As campers, visitors and the two Osprey parents looked on, Three Rivers Park District Interpretive Naturalist Judy Voigt Englund banded two young male Osprey chicks at Anoka County’s Wargo Nature Center in Lino Lakes July 10.
Englund and Three Rivers Park District volunteer Michelle Cook placed two metal bands on each bird.
The black and green alpha-numeric bands have a large letter and number that can be seen with a spotting scope.
The silver band has a number that is recorded at the Bird Banding Lab in Washington, D.C.
Englund said if a dead Osprey is found the age can be determined by contacting the Bird Banding Lab.
The two chicks are around five weeks old and Englund estimates they will fledge in three weeks.
The mother Osprey has been at Wargo Nature Center for two years, but was born at Carver Park Reserve and is five years old. The age and origin of the father Osprey is unknown.
During the banding, the mother and father Osprey showed their dislike for the nest interruption.
The father Osprey flew around with a fish in his mouth, waiting to return to the nest and feed the chicks.
“It stresses out the parents a little bit, but the cool thing is we’re the predators and when we leave they’ve won the fight,” Englund said.
Before the banding, Englund taught Wargo Nature Center kayak campers about the Osprey, including their size, what they eat and how their third toe that can flip around to hold onto a fish.
Anoka County Parks and Recreation Department Natural Resource Technician Glenn Fuchs then retrieved the two chicks from the nest.
Campers assisted with the banding tools and named the two birds King and Prince. Camper Jack Bialke came up with the name King because of the birds’ spiked feathers that resembled a crown.
“I had no idea we were going to do this, but I love birds,” Bialke said.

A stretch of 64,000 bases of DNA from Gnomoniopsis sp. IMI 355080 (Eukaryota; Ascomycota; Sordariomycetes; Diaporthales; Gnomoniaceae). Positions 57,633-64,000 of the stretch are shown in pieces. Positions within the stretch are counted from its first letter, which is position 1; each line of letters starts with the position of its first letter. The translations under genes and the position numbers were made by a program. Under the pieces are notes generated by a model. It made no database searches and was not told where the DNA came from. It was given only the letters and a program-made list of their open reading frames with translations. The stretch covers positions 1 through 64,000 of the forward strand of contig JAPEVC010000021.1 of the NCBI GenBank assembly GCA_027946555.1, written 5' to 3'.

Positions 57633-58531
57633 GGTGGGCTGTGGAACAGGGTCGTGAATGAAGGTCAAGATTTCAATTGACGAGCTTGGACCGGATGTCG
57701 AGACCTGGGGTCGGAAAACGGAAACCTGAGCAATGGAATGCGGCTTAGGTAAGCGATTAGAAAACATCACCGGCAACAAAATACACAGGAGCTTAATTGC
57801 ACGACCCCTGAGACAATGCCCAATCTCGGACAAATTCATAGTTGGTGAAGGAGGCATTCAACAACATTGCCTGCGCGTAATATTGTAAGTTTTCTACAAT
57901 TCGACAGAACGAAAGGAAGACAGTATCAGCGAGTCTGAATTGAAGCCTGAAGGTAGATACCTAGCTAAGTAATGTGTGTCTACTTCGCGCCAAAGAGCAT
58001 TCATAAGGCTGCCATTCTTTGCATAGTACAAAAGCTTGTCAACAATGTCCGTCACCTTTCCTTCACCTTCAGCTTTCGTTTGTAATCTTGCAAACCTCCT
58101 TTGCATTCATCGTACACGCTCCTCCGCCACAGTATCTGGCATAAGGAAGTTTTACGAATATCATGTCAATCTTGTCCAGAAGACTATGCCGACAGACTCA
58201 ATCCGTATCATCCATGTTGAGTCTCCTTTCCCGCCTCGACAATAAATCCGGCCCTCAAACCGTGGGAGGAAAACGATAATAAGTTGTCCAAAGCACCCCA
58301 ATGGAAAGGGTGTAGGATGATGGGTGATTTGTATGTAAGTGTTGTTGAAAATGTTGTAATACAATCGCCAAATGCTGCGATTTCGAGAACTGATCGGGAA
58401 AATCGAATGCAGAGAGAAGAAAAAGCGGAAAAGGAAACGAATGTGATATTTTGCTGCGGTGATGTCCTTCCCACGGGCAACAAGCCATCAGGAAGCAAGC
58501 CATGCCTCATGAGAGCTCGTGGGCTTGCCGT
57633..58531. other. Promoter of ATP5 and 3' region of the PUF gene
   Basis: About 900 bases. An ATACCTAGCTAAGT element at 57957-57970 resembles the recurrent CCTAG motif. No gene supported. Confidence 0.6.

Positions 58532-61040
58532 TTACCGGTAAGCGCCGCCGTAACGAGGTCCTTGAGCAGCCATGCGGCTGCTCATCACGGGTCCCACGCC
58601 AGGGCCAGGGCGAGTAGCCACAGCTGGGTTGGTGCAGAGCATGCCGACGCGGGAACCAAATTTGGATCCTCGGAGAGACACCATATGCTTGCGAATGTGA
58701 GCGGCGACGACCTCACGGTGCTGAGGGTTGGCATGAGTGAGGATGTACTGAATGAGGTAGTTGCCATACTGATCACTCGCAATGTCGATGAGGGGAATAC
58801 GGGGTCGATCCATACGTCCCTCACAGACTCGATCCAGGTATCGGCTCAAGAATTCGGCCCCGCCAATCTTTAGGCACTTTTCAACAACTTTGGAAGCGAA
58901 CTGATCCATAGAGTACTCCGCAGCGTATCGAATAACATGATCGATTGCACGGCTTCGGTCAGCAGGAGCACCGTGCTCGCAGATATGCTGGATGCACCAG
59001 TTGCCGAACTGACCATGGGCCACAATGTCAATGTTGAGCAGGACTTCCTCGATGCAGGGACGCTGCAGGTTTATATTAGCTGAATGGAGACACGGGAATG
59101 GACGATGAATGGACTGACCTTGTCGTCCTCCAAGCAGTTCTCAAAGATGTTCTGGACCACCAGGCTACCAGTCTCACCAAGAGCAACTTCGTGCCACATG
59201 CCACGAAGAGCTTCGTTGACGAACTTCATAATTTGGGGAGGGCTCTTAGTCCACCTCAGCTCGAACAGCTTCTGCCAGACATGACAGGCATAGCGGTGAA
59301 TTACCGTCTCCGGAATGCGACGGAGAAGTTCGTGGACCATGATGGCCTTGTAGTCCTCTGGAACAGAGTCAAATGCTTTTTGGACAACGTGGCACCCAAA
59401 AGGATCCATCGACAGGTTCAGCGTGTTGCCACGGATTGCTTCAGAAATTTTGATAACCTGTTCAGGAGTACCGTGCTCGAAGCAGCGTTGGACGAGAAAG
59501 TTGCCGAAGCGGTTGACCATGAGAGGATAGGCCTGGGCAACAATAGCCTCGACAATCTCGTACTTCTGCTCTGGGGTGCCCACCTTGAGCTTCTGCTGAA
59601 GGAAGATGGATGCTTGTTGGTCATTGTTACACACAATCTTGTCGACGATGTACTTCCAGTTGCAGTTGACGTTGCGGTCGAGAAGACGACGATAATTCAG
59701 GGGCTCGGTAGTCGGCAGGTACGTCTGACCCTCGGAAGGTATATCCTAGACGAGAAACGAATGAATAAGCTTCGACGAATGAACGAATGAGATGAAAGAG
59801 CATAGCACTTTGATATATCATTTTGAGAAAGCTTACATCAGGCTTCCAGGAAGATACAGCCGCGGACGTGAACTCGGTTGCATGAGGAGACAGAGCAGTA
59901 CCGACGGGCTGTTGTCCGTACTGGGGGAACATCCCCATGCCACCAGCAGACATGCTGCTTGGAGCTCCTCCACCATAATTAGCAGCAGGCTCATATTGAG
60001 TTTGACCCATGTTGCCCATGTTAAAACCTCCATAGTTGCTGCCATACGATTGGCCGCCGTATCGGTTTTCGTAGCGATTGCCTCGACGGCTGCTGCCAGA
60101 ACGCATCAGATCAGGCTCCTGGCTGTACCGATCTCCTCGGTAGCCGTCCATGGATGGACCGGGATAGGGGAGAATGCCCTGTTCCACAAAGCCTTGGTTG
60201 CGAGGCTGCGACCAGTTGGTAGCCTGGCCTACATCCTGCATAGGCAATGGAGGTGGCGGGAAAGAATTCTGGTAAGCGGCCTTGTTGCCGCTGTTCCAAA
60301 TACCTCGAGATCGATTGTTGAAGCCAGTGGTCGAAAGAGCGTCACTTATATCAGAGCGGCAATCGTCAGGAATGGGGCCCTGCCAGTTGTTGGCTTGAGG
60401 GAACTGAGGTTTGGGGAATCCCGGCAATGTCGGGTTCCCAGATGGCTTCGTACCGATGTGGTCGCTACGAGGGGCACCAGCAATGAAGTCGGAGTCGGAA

Aside from the bird banding, campers spent most of the week kayaking.
Anoka County Parks and Recreation Department Marketing Manager Jennifer Fink said the bird banding frequently occurs on the same week as Wargo Nature Center’s Kayak Camp.
“It’s an extra type of instructional aspect with the kids. We try and instill in them an appreciation,” Fink said.
The bird banding was done in support of the local Twin Cities Osprey Project, which was founded in 1984.
Bird banding is truly a collaborative effort between local counties and park districts, according to Englund.
She has worked with the Osprey for 29 years and frequently works with the Mississippi West Regional Park when banding birds.
While the Osprey population in this area isn’t large, there has been a resurgence since Anoka County became part of the Osprey Project 10 years ago, according to Fink.
Englund said the Osprey usually reside in the northern parts of South America during the winter and return to live in this area from April to October.
Fuchs has been retrieving birds for bird banding twice a year with the Anoka County Parks and Recreation Department for around 10 years.
He said he’s never been attacked by the mother and father birds and looks forward to this part of his job every year.
“I had a youngster when I was putting it back into the nest one year take its beak and grab a hold of my arm…just saying it didn’t really care for what was going on,” Fuchs said with a laugh.
Bethany Kemming is at firstname.lastname@example.org